About 400 indigenous peoples live in the Amazon, which is why it is said that this is an indigenous territory that was demarcated by deities who also established social order. There, in the largest tropical forest in the world, sacred knowledge and practices have regulated the relationship among man, nature, and natural resources since ancient times. Hundreds of years later, peasants from other regions began to colonize the Amazon and transform it based on their own customs. In 1992, the United Nations Conference on Environment and Development (held in Rio de Janeiro) noted the importance of the participation of indigenous peoples and local communities in decision-making on the environmental management of their territories. In the Amazon, science and traditional knowledge have been used in parallel.
Michael Goulding, an aquatic ecologist who has investigated this region for more than forty years, explains that the knowledge obtained about the Amazon thus far is only partial since different approaches have been used for research, but not comprehensively. “In natural sciences, species and specific aspects have been studied, such as their life cycles, but not their relationship with forms of life in human communities. In anthropology, the traditional knowledge of peasants and indigenous people was recorded, but the species were not studied. Furthermore, the research was done on small scales that did not include the ecological context of the great Amazonian ecosystem,” says Goulding.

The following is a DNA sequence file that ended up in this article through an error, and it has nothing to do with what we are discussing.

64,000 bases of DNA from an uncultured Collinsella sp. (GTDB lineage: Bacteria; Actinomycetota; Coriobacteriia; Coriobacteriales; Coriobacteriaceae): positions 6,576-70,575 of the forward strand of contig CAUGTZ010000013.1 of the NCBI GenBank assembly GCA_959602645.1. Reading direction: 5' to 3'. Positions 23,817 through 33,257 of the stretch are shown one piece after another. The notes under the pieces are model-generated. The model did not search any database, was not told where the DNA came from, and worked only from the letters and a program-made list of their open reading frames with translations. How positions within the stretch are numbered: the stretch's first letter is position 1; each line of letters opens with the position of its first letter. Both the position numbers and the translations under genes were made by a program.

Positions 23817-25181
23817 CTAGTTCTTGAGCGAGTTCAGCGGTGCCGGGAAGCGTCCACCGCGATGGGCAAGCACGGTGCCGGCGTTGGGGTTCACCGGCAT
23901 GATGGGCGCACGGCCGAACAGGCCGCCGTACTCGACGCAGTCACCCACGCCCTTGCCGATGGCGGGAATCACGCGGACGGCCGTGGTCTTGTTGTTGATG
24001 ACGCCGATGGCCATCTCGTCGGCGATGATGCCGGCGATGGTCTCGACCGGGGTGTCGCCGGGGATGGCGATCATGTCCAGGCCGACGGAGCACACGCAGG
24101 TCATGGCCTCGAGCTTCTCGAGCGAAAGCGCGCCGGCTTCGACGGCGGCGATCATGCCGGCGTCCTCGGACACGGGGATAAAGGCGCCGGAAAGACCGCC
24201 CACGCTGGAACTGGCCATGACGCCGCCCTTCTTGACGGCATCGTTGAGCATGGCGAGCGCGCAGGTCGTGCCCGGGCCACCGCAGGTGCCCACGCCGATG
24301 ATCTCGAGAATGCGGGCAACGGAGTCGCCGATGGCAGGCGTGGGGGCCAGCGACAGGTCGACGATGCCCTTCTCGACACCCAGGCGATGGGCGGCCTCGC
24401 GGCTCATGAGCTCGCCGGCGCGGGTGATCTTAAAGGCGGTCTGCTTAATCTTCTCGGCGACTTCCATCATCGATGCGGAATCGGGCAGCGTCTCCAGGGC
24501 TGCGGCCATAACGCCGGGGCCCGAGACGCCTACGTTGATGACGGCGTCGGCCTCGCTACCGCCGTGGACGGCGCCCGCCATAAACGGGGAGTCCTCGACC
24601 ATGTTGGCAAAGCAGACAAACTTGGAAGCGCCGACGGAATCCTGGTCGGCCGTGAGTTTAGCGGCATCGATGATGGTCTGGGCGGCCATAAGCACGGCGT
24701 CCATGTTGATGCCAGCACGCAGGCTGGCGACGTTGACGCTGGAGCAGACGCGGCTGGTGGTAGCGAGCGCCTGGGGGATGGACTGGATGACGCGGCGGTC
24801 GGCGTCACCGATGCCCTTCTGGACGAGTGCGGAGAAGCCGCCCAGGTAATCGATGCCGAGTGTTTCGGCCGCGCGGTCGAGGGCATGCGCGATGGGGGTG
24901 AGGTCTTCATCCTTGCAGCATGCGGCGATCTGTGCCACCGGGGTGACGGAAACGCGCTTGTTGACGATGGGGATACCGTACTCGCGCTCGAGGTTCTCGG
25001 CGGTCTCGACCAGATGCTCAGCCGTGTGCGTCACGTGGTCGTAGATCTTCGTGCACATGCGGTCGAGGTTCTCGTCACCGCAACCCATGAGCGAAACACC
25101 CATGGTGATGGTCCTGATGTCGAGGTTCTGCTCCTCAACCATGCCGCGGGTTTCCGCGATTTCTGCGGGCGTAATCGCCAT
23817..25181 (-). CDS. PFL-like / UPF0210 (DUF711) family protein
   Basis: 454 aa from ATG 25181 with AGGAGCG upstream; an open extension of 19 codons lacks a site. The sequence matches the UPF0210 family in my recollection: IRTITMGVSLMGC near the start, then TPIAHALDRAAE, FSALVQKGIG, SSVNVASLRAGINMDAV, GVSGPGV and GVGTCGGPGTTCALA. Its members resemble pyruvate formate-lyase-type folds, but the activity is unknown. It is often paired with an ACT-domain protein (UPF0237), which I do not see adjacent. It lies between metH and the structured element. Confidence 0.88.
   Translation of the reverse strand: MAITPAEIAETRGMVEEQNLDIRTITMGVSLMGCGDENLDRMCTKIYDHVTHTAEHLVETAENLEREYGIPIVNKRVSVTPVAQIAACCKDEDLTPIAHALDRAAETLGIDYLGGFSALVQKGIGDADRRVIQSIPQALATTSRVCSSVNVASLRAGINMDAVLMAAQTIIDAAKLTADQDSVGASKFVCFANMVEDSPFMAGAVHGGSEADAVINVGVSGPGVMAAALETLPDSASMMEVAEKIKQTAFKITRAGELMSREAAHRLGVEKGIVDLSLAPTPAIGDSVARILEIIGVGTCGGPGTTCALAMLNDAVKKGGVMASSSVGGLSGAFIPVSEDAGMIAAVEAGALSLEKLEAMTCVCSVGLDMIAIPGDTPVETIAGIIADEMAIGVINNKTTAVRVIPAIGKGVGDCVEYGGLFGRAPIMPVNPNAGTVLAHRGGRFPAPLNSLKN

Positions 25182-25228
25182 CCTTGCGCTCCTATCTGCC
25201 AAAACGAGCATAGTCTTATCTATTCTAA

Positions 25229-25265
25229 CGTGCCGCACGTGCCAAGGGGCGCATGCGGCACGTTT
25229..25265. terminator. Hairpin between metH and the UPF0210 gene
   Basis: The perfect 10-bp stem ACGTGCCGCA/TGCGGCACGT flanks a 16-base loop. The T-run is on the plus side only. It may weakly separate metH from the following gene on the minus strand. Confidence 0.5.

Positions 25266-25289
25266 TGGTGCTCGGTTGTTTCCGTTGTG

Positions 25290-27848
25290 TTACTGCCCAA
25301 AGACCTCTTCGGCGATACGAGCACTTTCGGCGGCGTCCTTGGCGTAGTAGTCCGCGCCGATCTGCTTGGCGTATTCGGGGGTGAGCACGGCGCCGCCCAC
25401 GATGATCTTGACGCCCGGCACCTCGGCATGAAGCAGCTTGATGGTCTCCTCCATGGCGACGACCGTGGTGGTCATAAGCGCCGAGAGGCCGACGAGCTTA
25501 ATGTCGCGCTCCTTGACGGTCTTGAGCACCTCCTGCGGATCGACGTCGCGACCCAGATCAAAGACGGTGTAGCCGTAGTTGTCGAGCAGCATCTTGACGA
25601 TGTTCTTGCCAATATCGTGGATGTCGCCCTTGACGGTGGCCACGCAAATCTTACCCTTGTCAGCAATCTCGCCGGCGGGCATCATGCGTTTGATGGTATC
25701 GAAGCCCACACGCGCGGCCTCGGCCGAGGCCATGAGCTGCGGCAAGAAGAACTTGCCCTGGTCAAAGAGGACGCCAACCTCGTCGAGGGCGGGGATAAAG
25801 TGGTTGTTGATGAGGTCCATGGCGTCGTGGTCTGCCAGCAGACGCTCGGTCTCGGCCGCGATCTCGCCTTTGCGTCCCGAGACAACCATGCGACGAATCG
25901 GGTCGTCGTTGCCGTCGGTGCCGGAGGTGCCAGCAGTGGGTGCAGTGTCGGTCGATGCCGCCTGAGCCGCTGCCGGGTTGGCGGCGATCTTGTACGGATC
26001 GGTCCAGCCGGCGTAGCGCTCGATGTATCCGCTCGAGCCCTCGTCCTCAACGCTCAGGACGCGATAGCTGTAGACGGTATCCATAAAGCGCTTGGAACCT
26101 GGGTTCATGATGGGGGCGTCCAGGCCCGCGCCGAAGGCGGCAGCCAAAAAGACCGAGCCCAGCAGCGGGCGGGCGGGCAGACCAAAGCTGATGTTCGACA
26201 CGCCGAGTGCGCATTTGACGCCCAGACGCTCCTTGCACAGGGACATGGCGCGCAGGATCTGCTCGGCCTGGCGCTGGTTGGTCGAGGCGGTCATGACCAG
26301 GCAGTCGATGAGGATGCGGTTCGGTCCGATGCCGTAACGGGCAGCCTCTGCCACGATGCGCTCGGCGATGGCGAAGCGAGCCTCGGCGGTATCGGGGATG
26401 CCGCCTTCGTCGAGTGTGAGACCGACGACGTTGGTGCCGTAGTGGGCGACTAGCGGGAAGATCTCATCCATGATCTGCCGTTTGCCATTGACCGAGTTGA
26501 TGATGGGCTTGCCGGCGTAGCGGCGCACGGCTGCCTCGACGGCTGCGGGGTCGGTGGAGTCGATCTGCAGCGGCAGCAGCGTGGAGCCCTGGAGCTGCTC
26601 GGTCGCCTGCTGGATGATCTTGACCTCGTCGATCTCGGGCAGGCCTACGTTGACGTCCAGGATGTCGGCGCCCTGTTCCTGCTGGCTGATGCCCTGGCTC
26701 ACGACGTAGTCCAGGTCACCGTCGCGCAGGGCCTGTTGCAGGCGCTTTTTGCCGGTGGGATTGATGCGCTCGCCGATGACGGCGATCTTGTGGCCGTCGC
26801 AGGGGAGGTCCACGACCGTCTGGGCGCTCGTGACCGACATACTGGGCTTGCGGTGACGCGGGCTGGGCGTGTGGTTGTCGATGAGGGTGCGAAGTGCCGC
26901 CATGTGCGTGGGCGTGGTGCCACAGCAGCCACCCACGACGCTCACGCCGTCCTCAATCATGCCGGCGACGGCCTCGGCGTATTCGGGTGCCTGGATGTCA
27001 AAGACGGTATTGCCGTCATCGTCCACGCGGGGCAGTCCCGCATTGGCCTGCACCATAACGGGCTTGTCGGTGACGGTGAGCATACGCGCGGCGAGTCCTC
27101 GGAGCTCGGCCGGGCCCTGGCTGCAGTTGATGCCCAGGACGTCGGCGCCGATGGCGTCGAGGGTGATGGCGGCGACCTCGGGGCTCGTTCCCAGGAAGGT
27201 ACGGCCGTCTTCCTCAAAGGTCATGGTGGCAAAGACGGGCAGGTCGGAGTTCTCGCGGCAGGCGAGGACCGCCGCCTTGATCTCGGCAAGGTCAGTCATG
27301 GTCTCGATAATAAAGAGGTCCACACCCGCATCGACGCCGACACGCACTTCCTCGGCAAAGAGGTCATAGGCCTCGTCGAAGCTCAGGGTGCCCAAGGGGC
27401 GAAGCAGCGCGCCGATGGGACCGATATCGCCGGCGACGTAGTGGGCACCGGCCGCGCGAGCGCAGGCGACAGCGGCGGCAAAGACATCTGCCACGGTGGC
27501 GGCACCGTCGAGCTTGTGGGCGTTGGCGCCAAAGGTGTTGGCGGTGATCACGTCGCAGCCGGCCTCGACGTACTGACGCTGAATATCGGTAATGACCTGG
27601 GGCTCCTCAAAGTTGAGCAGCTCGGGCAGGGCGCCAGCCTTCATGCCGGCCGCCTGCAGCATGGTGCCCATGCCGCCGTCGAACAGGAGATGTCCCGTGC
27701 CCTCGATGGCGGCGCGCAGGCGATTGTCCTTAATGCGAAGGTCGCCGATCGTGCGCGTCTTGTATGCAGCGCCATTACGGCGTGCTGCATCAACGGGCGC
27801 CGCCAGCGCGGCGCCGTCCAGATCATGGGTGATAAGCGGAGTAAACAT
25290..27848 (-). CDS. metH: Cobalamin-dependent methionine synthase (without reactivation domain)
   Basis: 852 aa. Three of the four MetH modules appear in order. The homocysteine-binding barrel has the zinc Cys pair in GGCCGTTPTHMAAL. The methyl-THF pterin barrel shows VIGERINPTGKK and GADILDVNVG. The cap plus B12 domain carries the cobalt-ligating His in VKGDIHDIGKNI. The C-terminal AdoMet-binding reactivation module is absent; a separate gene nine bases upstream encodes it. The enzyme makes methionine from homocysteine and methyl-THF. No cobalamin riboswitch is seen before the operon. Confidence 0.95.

In the 1980s, large-scale issues such as fish migration began to be researched in order to understand the ecological connectivity of the basin; that is to say, to understand how their different elements are interrelated and have a positive or negative impact on rivers, wetlands, forests, animals, and, of course, human populations. The knowledge of indigenous people, peasants, and riverside residents stopped being just an object of study. “It is local communities who are the ones who know the region that they live in,” says Michael Goulding, “that is why it is possible to understand the ecological connectivity of the Amazon only through their knowledge. It is thanks to them that we now know how the migration of fish or birds or tree life cycles occur.”
The participation of local communities goes even further. Essential research to obtain data for planning and organizing the territory is now done along with the communities, who help identify and define what types of data need to be collected and where to keep the data. Thus, quantitative and qualitative information is obtained that allows for understanding how a small area in the Amazon (in Putumayo, Ucayali, or the Rio Negro region) fits in with that great jungle. For example, it is about understanding the impact of upstream on downstream.
At that moment, local and scientific knowledge meet each other, and we realize how complex this territory is in so many ways: the vast distances that must be traveled from one settlement to another, a geography marked by vegetation and rivers or political-administrative divisions. Added to these characteristics are the dynamics of local communities, many of them interested only in what is happening within their own region. However, explains Goulding, when researching about a common resource, such as water or fish (fishing is one of the traditional ways of life in the Amazon, both for their own consumption as well as income generation), they open spaces for dialogue and reaching agreements that benefit the management of the basin.